Stack Overflow is the most popular website that programmers across the world visit for code examples and solution to common programming problems. Stack Overflow works as questions and answers website, where every question is tagged to one or more programming languages. Python is the fastest-growing major programming language the most visited tag on Stack Overflow.
A question naturally follows why Python is growing so fast. I know Python can be used for many purposes—Python web development to mobile app development to data science to DevOps. So can be Java, Perl, Ruby, etc. What sets Python apart for other languages. What is driving the growth?
An initial analysis suggests two major reasons:
- There is a sudden rise of Python usage in web development
- Something else is driving this growth. It could be its application in data science, DevOps or something else entirely.
A versatile language, Python
Python is a multipurpose language used for various tasks, such as web development and data science. How could we unravel Python’s current growth across these fields?
We could examine the growth in traffic from notable Python packages. We could compare the web frameworks Django and Flask to the data science packages NumPy, matplotlib, and pandas. I have used Stack Overflow Trends here.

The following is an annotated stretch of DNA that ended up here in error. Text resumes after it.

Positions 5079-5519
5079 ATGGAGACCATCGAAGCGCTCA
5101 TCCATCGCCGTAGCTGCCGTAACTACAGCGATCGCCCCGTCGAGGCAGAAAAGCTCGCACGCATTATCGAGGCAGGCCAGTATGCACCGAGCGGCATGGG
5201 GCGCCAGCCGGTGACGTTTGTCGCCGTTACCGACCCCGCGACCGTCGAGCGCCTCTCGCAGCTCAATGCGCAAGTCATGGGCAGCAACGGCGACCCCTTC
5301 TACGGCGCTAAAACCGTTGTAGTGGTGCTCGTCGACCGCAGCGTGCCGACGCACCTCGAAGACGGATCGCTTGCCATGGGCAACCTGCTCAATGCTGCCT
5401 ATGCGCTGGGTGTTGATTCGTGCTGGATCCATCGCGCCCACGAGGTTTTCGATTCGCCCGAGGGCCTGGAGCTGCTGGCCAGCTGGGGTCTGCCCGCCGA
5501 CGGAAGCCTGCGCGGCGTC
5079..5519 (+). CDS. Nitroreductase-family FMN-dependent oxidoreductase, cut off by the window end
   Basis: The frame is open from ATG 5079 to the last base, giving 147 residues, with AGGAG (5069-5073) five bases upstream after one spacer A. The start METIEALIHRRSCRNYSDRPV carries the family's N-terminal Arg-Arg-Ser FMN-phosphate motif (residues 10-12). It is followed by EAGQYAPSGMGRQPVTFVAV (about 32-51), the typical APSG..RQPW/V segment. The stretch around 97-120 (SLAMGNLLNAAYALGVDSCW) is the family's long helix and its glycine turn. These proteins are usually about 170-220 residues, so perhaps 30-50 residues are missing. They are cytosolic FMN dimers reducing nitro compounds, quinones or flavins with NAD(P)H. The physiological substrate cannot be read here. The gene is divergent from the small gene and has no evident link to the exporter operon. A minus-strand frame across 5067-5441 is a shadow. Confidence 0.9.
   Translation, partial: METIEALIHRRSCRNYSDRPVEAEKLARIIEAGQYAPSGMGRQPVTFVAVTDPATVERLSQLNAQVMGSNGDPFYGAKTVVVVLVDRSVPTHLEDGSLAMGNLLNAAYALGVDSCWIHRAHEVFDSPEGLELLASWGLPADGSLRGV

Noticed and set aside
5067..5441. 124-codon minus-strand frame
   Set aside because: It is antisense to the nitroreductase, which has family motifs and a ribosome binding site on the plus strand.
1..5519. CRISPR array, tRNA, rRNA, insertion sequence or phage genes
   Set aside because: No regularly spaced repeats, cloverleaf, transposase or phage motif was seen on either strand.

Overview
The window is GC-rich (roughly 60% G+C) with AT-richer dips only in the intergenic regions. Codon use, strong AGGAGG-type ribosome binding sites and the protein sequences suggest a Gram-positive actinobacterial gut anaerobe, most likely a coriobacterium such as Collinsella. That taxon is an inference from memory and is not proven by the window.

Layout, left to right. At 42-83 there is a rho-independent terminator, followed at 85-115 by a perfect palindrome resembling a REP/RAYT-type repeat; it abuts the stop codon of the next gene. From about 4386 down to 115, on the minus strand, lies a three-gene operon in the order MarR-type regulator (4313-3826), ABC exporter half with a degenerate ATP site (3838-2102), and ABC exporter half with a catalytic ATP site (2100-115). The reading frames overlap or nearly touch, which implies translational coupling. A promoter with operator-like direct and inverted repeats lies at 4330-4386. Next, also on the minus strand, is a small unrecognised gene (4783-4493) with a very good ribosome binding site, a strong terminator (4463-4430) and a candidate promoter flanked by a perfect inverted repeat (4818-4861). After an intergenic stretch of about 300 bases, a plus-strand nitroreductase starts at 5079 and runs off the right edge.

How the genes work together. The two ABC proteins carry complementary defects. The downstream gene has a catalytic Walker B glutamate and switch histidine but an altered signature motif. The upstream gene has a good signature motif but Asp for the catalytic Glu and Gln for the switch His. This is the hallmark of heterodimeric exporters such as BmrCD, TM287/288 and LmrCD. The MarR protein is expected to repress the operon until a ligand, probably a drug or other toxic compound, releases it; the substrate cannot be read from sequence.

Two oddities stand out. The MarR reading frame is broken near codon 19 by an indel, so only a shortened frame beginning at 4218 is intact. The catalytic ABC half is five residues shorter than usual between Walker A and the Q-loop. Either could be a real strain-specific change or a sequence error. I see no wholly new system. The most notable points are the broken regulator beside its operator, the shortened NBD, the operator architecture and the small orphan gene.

The new Python trends
Stack Overflow clearly indicates pandas is clearly the fastest growing Python package. It was introduced only in 2011 but now is responsible for 1% of Stack Overflow question views.
Questions about the data science packages, numpy and matplotlib, have grown considerable over the years while traffic to Django questions has remained steady during that time. Although Flask is growing, it’s growth is nowhere near those of data science packages of Python.
It is clear the rise of data science is a major driver in the growth of Python as a programming language. But we cannot say for sure if it has beaten Web Development in that metrics.
Libraries & packages driving Python usage